Signed in three places and dated in four by an unrecorded scribe, who must therefore have taken great pride in his work, this near-miniature devotional manuscript betrays unusual decoration and idiosyncratic liturgical features that place it in the southeastern Low Countries in the diocese of Liege. Precisely localized signed and dated manuscripts are rare..
1. Signed in three places (ff. 108v, 268v, and 47v, the latter carefully tooled on the gold leaf of an initial) and dated in four (ff. 7v, 1501; 58, 1500, written in the bar of an initial; 108, 1500; and 268, 1499) by the scribe: "Fr. Ar. Guetsen." He appears to be unrecorded. Although no liturgical use is indicated for the Psalter-Breviary, the saints in the calendar and litanies are specific to Maastricht and Liege: Lambert and Hubert, bishops of Maastricht, both in red (17 September and 3 November). Saint Odilia of Alsace also appears in the calendar (her translation on17 July as in the diocese of Liege) and in the litany, as does St. Servatius, bishop of Tongeren (St.-Servatius Church in Maastricht), in red (13 May).
2. Still in use in the seventeenth century, when a later reader added many prayers to the text and some saints to the calendar, including an obit dated 1647 (f. 2).
f. 9, in the border, richly illuminated in thick gold leaf scrollwork enclosing the figures of David holding his harp, a phoenix regarding his nest, another bird, a putto, and a lion in full flight.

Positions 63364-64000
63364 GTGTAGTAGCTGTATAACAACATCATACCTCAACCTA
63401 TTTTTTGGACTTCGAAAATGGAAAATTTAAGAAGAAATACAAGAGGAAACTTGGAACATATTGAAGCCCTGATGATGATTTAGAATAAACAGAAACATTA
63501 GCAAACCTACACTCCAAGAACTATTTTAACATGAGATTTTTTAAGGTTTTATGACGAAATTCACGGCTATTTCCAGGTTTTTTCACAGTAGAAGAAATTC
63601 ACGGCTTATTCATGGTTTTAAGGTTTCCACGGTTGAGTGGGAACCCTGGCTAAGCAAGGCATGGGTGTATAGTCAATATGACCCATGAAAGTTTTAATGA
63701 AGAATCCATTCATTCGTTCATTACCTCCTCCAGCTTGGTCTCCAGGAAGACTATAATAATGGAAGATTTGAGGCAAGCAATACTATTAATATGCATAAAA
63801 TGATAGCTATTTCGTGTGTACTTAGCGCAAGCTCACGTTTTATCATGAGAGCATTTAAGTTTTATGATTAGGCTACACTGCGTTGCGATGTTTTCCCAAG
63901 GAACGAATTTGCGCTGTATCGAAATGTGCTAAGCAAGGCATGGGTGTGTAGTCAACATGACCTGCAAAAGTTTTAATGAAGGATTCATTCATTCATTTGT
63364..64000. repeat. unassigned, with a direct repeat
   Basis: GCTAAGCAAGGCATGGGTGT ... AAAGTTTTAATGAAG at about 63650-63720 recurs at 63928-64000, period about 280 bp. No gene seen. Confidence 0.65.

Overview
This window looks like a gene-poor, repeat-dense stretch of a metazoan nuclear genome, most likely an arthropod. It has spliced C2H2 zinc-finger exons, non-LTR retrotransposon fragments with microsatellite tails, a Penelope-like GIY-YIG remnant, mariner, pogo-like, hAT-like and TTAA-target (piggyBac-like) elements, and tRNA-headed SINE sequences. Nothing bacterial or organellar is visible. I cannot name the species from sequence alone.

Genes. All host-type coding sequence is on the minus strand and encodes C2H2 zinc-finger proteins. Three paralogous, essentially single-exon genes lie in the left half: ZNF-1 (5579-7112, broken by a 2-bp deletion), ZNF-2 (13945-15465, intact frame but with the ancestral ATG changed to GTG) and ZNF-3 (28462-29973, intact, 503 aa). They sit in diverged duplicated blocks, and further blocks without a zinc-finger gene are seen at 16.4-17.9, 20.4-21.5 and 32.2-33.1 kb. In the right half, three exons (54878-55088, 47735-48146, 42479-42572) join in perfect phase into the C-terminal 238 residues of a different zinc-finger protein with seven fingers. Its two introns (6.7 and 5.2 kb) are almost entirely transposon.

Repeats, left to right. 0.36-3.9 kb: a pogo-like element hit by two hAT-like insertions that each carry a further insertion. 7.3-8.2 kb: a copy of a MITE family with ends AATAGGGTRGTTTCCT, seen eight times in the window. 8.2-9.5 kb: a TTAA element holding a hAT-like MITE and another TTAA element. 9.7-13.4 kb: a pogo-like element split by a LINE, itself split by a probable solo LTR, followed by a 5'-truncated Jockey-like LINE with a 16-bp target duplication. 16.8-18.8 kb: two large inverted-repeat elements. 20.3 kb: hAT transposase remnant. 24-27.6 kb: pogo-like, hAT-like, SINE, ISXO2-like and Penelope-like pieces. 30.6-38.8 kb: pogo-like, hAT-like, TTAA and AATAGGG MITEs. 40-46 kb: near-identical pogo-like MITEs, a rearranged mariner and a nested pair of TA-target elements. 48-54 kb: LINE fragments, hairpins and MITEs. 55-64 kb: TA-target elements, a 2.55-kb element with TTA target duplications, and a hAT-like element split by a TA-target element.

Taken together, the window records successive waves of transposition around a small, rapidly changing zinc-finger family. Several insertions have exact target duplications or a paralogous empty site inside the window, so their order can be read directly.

ff. 109v-110, in an architectural border with an armorial shield containing fanciful motifs is an Annunciation, in a bedroom, the Virgin portrayed with long blond hair, interrupted while reading her hours, an angel hovers in the left middleground, a view through a doorway in the background and a roundel in the center background in which the dove, the Holy Spirit, is depicted, facing a Renaissance border with scrolls (blank),candelabra, and garlands of fruit.
f. 246, in the border, rich acanthus in a variety of colors enclosing a lion and several birds; the thick gold leaf ground of the initial delicately tooled with foliate scrollwork.
The two fully illuminated borders and the full-page miniature and facing border are in the style of work produced in the southeastern Low Countries. Especially the richly illuminated borders reveal the influence on Liege painting at the end of the century of middle-Rhenish motifs from the last half of the century. The gold leaf scrollwork borders and the dense acanthus borders are atypical, as strewn borders are more common in other Liege productions of this date.
The model for the Annunciation in our book is the same as that in a closely related Book of Hours and Prayerbook for Dominican use (The Hague, Koninklijke Bibliotheek, MS 74 G 36, f. 82v) made for a member of the Bylant family in Liege (Maastricht?) between 1505-15 (see Online Resources).
Digital images of illuminated manuscripts in The Hague
An introduction to the Roman Breviary
The Breviary in Latin and English